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Natural Resources & Energy

After Year's Hiatus, Water Dispute Moves Forward In Courts

Little Horse Creek
Peter Arnold
/
Reba Epler
Local ranchers are concerned that the high capacity wells could drain Little Horse Creek, one of the last flowing creeks in the area.

A controversial water dispute in Laramie County that got held up last year because of the pandemic will see its day in court June 9-11 in Cheyenne.

17 ranch families are pushing back on a permit application by three members of the Lerwick family to drill eight high-pressure wells north of Cheyenne. These wells would appropriate 1.6 billion gallons of ground water from the Ogallala Aquifer, a water source that's already gone dry in several other Western states.

Attorney Reba Epler owns a ranch in the area and said this case is crucial for establishing a more modern approach to water management in Wyoming.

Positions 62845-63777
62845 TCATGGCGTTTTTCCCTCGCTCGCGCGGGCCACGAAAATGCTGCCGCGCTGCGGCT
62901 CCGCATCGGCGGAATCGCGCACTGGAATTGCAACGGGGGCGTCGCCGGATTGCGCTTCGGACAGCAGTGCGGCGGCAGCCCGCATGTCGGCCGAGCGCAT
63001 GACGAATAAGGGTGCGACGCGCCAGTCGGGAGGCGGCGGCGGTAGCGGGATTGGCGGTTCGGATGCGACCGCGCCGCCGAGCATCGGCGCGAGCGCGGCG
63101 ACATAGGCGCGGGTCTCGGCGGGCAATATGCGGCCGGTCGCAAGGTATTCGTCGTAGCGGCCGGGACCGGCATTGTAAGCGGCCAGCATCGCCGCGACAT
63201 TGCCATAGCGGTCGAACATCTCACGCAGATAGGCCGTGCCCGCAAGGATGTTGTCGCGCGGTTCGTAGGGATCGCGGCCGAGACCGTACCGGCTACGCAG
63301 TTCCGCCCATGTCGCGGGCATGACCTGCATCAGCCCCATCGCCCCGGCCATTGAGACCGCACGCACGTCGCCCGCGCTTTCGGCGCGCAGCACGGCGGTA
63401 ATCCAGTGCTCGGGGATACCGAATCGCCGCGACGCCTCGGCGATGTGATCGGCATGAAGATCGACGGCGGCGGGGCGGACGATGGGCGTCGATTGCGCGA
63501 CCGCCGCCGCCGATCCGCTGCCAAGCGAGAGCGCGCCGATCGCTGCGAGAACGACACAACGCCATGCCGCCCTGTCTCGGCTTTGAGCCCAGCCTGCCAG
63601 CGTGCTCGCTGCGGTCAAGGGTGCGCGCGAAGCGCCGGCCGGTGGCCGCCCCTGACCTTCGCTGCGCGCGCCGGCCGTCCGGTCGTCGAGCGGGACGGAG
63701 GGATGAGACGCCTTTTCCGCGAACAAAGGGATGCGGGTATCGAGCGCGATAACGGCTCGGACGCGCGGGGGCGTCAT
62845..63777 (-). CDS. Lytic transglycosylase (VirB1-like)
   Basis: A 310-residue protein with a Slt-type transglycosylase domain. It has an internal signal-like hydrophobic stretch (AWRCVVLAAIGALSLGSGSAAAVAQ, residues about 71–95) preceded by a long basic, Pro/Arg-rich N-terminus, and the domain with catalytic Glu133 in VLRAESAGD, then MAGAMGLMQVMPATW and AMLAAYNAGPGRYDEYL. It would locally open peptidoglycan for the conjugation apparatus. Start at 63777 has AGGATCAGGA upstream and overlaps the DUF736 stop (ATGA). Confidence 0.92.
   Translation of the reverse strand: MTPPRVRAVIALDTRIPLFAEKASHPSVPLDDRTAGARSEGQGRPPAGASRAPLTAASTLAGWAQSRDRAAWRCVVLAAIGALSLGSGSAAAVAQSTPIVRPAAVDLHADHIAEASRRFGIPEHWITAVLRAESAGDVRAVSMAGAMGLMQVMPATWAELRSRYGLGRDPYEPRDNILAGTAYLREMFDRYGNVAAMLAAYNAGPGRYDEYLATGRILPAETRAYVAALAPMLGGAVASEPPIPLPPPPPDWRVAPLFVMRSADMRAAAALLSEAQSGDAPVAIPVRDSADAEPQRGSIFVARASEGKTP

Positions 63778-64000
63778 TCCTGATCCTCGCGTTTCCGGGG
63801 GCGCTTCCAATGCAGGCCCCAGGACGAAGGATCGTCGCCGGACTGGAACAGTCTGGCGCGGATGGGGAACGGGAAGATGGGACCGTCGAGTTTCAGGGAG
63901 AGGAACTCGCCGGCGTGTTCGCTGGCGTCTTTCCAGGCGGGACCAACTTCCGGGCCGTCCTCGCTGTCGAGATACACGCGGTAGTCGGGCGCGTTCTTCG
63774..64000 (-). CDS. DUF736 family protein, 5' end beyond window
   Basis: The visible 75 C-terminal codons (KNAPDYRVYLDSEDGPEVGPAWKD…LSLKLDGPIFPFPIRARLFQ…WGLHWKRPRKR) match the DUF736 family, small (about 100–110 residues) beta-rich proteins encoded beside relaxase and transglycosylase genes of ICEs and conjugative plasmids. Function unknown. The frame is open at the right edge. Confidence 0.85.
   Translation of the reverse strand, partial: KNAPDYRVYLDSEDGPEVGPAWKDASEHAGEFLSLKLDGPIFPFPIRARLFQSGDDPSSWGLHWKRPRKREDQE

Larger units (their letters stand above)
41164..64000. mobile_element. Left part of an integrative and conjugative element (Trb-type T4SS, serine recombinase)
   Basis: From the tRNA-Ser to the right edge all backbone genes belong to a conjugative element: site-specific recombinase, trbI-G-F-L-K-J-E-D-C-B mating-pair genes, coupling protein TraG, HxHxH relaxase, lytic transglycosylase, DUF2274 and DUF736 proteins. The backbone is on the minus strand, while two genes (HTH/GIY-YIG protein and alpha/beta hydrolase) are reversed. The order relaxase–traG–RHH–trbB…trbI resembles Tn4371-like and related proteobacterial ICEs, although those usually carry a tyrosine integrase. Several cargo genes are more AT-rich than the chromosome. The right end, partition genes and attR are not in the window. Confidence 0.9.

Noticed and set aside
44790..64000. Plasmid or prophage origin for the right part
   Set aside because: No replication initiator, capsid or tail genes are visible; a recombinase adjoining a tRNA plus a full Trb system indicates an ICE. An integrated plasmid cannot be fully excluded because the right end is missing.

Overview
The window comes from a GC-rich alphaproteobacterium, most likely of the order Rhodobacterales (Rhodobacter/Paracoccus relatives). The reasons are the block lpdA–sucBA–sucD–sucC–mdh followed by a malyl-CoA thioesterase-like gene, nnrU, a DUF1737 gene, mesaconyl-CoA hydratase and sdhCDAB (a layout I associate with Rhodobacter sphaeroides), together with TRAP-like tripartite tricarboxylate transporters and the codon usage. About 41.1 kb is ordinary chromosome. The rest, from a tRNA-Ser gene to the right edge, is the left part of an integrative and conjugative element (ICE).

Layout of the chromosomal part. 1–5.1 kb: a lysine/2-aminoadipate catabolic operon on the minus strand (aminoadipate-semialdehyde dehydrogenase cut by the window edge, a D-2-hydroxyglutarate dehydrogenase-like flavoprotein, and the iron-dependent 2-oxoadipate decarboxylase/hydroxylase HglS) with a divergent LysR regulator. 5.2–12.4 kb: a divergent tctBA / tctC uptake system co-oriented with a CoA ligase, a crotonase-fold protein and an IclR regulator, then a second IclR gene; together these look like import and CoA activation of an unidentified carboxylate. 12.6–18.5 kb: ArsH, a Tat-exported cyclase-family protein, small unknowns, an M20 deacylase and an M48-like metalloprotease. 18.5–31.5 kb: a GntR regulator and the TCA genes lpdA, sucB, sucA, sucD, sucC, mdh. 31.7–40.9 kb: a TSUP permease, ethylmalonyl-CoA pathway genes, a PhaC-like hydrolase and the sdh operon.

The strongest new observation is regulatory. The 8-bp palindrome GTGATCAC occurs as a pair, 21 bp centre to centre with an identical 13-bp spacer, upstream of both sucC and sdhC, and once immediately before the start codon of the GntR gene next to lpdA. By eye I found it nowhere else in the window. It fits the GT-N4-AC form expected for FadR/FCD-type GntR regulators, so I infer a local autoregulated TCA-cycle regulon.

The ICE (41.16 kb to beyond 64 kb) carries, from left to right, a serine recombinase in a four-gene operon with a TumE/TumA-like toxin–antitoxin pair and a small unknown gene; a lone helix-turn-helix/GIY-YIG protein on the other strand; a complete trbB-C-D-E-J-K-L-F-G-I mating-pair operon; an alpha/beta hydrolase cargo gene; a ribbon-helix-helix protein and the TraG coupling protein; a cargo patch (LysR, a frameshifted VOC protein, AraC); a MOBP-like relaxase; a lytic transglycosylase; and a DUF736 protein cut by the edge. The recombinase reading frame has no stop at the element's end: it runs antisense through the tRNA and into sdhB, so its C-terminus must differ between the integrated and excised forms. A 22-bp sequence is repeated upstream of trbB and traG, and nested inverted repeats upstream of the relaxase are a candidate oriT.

"The old school use of water probably wouldn't meet the 21st-century definition of how truly precious groundwater is to us and how we need it to go into the future," Epler said. "Our kids need it, our grandkids need it, and those will be the people that suffer the most."

The wells would use 4700-acre feet of water or the equivalent used by a town of about 10,000 people. Epler said her dad remembers fishing on some creeks that no longer flow in the area. Most local creeks have gone dry.

"Horse Creek is probably the last flowing creek in Laramie County," Epler said. "And that creek sustains so much agriculture and so much wildlife, so many birds and fish and it is quite a magnificent creek and it is sustained by the base flow of the groundwater from the Ogallala Aquifer."

Epler said granting permits on these wells would endanger Horse Creek.

After a year's hiatus on the case due to COVID, the state engineer's office will finally meet to hear both sides.

"There are so many people in this case," Epler said, "that they couldn't safely hold the hearing in one room. And now it will be held at the Capitol on June 9, 10 and 11."

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